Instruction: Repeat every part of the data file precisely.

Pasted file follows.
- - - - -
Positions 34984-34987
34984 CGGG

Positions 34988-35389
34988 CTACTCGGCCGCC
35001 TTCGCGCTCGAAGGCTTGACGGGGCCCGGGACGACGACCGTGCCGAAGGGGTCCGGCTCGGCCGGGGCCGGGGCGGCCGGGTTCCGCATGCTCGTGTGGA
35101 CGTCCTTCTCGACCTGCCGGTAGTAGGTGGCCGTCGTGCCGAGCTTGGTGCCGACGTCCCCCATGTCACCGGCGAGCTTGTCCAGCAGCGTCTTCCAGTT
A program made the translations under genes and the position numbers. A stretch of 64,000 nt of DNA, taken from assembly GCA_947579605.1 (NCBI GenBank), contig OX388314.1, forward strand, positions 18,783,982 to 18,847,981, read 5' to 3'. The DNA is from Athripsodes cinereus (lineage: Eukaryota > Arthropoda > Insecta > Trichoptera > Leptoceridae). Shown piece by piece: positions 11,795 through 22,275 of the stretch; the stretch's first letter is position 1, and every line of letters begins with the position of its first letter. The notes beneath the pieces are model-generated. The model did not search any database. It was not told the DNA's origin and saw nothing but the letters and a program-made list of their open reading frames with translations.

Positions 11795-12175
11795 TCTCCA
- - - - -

Positions 34984-34987
34984 CGGG

Positions 34988-35389
34988 CTACTCGGCCGCC
35001 TTCGCGCTCGAAGGCTTGACGGGGCCCGGGACGACGACCGTGCCGAAGGGGTCCGGCTCGGCCGGGGCCGGGGCGGCCGGGTTCCGCATGCTCGTGTGGA
35101 CGTCCTTCTCGACCTGCCGGTAGTAGGTGGCCGTCGTGCCGAGCTTGGTGCCGACGTCCCCCATGTCACCGGCGAGCTTGTCCAGCAGCGTCTTCCAGTT
A program made the translations under genes and the position numbers. A stretch of 64,000 nt of DNA, taken from assembly GCA_947579605.1 (NCBI GenBank), contig OX388314.1, forward strand, positions 18,783,982 to 18,847,981, read 5' to 3'. The DNA is from Athripsodes cinereus (lineage: Eukaryota > Arthropoda > Insecta > Trichoptera > Leptoceridae). Shown piece by piece: positions 11,795 through 22,275 of the stretch; the stretch's first letter is position 1, and every line of letters begins with the position of its first letter. The notes beneath the pieces are model-generated. The model did not search any database. It was not told the DNA's origin and saw nothing but the letters and a program-made list of their open reading frames with translations.

Positions 11795-12175
11795 TCTCCA